XG-1, Fuji Photo Film, Tokyo, Japan) and an imaging plate (ST-V_{N}, Fuji
Photo Film, Tokyo, Japan) were used in this study. A pixel size of 0.1 mm and a
quantization level of 10 bits were employed for data acquisition. The system parameter
settings for the latitude (L) and sensitivity (S) were fixed at 3 and 200, respectively.
Images were taken with a radiation quality of RQA-5 (HVL = 7.1 mm Al, 21 mm Al additional
filtration) by using a tungsten target x-ray tube (Hitachi, Tokyo, Japan). The focal
spot size of the x-ray tube was 0.6 mm. The source- to-image receptor distance was
190 cm. The amount of exposure was 4.63 × 10^{−7} C/kg (50 mAs). Twenty
phantom images were obtained and used for measuring the presampled modulation transfer
function (MTF), noise power spectrum (NPS), and gray level contrast (GLC).

Four different radiation levels were used for investigating the effect of the physical
characteristics on the radiation dose. The 4 radiation level ratios with respect
to the reference level, 4.63 × 10^{−7} C/kg, were 50/100, 64/ 100,
80/100, and 100/100.

A visual evaluation of wavelet-processed images of a human body phantom was performed to confirm the effectiveness of the proposed method in reducing radiation dose. An anterior-posterior (AP) projection of the hip joint and a lateral view of the lumbar spine on the human body phantom were exposed to various dose levels. These two images were also taken at four different radiation level ratios, 50/100, 64/100, 80/100, and 100/100, instead of the reference level that is commonly used in clinical radiology practice. In this study, the hip joint phantom was exposed at 70 kVp and 32 mAs, and the lumbar phantom at 82 kV and 64 mAs.

2.3. Measurement of Physical Characteristics

2.3.1. MTF

The presampled MTFs were measured with an angled-edge method [21] . The edge device
was made of a 1-mm- thick sharp-edged tungsten plate whose dimensions were 10 ×
10 cm^{2}. The direction of the edge was oriented with a small angle (2˚
- 3˚). The edge spread function (ESF) in the direction perpendicular to the edge
was then obtained. To reduce the noise in the edge profile, 20 representations of
the sampled ESFs were generated from the region of interest (ROI). Then the ESFs
were differentiated to obtain the line spread functions (LSFs), and the presampled
MTFs were deduced by applying Fourier transformation to the LSFs [21] [22] . The
resulting MTF was obtained by averaging the 20 MTFs.

2.3.2. NPS

NPS measurements were made by exposure of the imaging plate to a uniform beam of radiation. For determination of the NPS, a two-dimensional 2nd-order polynomial was fitted and subtracted to remove background trends. For the calculation, the central portion of each uniform image obtained was divided into 4 non-overlap- ping regions, 256 × 256 in size. A total of 80 regions were used. The NPS was calculated by applying the fast Fourier transform to each of the ROIs and then averaging the resulting spectrum estimates [23] [24] .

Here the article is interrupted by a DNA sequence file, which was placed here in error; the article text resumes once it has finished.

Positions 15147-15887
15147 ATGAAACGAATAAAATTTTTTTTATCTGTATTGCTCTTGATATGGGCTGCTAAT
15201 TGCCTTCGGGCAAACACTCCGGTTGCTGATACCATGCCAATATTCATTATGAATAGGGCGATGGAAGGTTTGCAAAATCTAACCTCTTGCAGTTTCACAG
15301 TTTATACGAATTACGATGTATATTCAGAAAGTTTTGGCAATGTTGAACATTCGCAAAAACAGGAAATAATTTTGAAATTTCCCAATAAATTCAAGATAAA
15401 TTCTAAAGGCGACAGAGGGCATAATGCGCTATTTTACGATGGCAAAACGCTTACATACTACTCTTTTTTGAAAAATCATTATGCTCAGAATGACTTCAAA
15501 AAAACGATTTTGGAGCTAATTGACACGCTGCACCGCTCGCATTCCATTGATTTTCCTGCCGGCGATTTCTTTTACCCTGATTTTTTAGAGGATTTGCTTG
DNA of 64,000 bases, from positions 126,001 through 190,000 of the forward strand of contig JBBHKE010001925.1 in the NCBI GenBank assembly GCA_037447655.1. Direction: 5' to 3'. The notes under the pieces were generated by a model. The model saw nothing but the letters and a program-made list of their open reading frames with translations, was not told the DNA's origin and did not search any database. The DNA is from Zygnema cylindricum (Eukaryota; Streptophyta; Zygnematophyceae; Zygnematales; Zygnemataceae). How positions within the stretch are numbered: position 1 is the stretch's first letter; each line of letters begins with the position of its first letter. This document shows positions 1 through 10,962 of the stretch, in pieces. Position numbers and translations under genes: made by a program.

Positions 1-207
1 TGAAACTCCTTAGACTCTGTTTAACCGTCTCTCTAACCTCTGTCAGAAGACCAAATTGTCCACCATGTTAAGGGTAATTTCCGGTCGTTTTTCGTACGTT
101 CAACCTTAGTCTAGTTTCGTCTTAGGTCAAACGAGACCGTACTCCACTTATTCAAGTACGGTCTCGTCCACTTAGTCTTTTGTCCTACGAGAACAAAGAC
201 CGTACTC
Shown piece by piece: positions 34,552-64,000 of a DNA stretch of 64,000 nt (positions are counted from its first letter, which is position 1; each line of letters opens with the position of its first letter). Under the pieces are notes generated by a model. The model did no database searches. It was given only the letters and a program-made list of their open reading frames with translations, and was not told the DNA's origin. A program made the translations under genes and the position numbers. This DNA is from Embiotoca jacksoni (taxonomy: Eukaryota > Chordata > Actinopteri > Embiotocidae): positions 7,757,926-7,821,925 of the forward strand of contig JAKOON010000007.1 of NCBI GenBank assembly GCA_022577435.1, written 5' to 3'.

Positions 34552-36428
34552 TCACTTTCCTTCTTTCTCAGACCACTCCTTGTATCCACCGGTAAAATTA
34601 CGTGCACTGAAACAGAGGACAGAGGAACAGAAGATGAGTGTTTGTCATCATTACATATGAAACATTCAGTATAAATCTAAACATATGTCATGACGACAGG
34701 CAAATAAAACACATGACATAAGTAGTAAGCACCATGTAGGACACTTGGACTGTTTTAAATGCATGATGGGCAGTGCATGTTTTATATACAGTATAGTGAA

2.3.3. GLC

A commercially available Burger phantom (Kyoto Kagaku, Kyoto, Japan) was employed for measurement of GLC characteristics. In this study, the GLC was used to describe the relative contrast of an image, defined by

(9)

where L_{acrylic}, L_{BG}, and L_{D} represent the mean
pixel value of an 8.0 mm diameter circle of an acrylic disk 8.0 mm in thickness,
the mean pixel value of the background, and the gray level of the CR, respectively.
The GLC ranged from 0 to 1.0. Image contrasts with different gray levels could be
compared because the GLC was normalized by (L_{D} ? 1). Low GLC corresponded
to low contrast, while high GLC corresponded to high contrast. For clarifying the
effect of the radiation dose on the GLC, dose ratios ranging between 100/100 and
50/100, instead of the standard dose, were measured.

2.4. Performance Comparison

In order to validate the superiority and effectiveness of the proposed method, the proposed method and 3 conventional methods, namely, the Wiener filter (WF) [25] [26] , Bayes Shrink method [14] , and sigmoid-type method [11] were compared. Table 1 shows various parameters of the three methods and the proposed method. The

Table 1. List of methods and their parameters.

WF used in this study was a pixelwise adaptive WF given as

(10)

where f(i, j) and g(i, j) are the pixel values of pixel (i, j) in the input image
and the output image, respectively. μ and σ^{2} are the local mean and local
variance, respectively, in the N-by-M local neighborhood of pixel (i, j) in the
input image. M × N is the kernel size of the local region (a 5 × 5 matrix
was used in this study as shown in Table 1). ν^{2}
is the noise variance, which is the average of all the local variances in this study.
Where the local image variance was large, the WF performed somewhat smoothly. Where
the local image variance was small, the WF performed even more smoothly.

The proposed method and the above-described three methods were applied to the original images for performance comparison.

2.5. Visual Evaluations